One word after another


I begin with writing the first sentence—and trusting to Almighty God for the second.
-Laurence Sterne

Sounds so simple when someone else describes the process. I envy people who can sit down and write the first sentence, and then the second, and then the third… People who write linearly, that is. I think they must be very organized mentally and have everything laid out. The characters do what they want, the plot marches along in an orderly fashion.

I did try to write like that.

Clockwork with alarm mechanism, made by Nathaniel Dominy V, 1799 - Winterthur Museum - DSC01610I’ve tried outlining and drawing up character sheets and figuring out everyone’s motivation and then writing it all out in a straight line from beginning to end. And the result was as exciting as cardboard. The plot was predictable as clockwork. The characters weren’t people, they were cardboard cut-outs. Even I found it boring. I shudder to think what anyone else would think of it.

The only way I’ve found that works is to start with an intriguing idea and a likable character. Put the two together and then see where the story goes, let it develop in its own way.

For example, His Forgotten Fiancée, I thought: what would a man do if he woke up with no memory of himself, and a woman walks into the room and tells him they’re engaged? How would he react? I started out with the initial scene, then wrote the ending, then went back and wrote the middle.

With my next book, The English Lieutenant’s Lady, I came across a reference to British spies in the Oregon Territory in 1845. What if one of these spies fell in love with a local woman while on his mission? He couldn’t reveal his real identity, but he wanted to make her his wife. What would he do? I started out with them meeting, then wrote several scenes in the middle, then connected them up with the beginning before writing the ending.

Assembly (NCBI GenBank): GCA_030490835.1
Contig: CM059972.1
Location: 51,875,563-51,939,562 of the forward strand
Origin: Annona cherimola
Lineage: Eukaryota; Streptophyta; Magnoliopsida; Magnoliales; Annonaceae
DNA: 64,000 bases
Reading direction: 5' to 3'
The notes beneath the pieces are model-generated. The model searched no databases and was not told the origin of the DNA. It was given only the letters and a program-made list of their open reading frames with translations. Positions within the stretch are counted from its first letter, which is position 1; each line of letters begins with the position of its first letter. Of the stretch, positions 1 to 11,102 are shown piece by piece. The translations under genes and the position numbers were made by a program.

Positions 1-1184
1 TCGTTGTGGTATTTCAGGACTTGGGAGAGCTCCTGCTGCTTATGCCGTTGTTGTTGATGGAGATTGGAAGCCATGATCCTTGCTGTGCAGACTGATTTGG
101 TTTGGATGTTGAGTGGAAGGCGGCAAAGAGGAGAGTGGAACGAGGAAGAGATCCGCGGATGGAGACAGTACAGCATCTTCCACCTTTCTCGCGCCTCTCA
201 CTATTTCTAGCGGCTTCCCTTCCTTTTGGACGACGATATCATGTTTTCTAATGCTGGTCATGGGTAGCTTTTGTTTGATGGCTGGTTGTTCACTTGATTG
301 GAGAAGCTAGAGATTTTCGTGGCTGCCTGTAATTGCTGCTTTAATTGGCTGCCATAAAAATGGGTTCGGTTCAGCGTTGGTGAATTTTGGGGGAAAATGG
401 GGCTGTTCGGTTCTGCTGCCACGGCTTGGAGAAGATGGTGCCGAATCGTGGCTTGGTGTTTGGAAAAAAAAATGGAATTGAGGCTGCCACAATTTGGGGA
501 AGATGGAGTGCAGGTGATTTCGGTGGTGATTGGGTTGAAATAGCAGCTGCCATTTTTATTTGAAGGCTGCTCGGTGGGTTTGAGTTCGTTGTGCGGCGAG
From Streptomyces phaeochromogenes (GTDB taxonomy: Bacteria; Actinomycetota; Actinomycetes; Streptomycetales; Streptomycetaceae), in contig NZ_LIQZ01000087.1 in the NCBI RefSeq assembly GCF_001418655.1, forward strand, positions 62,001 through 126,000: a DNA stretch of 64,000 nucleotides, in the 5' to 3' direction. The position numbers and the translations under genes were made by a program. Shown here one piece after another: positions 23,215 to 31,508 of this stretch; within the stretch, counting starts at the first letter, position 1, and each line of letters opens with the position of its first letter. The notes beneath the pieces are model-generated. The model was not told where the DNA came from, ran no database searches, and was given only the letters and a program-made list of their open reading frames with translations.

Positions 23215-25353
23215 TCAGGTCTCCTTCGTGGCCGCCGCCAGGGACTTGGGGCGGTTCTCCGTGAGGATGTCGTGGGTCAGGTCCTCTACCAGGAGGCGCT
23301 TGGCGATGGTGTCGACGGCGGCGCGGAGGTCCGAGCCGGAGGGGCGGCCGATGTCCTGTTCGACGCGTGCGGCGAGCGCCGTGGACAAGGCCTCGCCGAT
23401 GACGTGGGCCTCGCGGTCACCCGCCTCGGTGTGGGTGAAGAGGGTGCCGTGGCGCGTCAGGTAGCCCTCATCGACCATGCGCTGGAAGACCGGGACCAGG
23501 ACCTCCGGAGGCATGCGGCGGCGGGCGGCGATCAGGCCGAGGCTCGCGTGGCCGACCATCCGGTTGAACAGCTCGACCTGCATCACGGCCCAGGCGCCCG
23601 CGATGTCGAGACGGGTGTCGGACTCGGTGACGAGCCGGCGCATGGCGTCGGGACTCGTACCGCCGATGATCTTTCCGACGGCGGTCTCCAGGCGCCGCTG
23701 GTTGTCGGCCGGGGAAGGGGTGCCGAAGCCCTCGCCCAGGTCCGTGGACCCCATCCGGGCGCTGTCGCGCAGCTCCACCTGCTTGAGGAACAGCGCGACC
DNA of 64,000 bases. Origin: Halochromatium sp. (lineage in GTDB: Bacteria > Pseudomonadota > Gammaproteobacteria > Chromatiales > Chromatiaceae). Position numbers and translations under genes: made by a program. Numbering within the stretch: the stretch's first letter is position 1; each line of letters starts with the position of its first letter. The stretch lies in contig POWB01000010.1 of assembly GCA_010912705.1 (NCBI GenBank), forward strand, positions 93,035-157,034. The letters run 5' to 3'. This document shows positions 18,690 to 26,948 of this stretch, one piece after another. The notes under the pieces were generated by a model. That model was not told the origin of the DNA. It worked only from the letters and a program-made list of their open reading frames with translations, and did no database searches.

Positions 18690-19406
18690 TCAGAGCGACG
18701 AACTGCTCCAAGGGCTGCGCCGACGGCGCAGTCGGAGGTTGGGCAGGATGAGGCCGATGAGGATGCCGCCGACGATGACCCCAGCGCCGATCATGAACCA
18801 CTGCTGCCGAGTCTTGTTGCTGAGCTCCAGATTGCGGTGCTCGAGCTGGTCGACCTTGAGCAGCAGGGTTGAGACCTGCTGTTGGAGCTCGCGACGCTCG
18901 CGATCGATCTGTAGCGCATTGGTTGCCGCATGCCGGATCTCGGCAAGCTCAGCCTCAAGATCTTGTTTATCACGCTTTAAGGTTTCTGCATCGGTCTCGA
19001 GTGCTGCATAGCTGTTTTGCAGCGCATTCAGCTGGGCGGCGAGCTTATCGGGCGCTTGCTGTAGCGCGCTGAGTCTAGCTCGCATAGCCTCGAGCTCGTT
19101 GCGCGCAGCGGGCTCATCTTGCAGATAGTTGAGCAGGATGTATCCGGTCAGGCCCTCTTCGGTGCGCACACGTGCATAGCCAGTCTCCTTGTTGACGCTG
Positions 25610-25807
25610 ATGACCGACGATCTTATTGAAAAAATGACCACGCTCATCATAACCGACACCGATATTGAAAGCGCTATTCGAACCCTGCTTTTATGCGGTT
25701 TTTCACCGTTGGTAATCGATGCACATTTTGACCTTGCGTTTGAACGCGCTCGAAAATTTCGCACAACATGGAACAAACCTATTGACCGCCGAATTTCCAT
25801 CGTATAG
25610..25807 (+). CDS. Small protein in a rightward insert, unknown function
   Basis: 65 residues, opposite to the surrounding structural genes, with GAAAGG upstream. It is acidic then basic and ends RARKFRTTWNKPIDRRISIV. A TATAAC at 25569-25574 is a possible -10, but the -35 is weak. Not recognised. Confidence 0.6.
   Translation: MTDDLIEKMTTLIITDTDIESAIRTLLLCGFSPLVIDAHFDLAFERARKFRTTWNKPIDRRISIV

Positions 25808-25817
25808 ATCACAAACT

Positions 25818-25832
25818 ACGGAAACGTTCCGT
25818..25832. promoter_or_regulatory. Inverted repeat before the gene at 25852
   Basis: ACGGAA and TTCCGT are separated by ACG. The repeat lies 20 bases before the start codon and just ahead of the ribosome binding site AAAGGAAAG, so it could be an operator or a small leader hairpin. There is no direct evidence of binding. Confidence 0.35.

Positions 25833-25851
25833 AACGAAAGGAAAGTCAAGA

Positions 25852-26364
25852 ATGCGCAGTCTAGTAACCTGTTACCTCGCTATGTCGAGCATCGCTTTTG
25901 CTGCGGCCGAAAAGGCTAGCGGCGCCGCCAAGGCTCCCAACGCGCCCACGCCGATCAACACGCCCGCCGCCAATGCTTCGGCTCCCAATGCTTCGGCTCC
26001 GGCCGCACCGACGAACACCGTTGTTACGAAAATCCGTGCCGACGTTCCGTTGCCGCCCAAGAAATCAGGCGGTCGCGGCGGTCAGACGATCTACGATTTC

I usually start with the beginning of the story, and I do try to write the next scene and the one after it. But the trouble is, an early scene almost invariably ends up having an impact on one or more later scenes, so I have to write down both the early and the later scenes while they’re fresh in my mind. Then I stuff the later scene into a later chapter to wait for the narrative to catch up with that moment. And those scenes tend to spin off ideas for new scenes that need to happen sometime in the middle of the story. Within a week or two of starting a story, I find myself with several handfuls of disconnected scenes that happen at various points in the story.

The secret of being is a writer is there is no secret. You do it one word at a time and that’s the only way. It’s totally terrifying. But the way you go about becoming a writer is by finding out how your brain works. Everyone’s brain is wired differently. I write in pieces. -Diana Gabaldon

Susanna Kearsley and Diana Gabaldon both write in non-linear, disconnected scenes. They discuss their writing style in this video. I found it very encouraging to know I’m not the only person who works like this!

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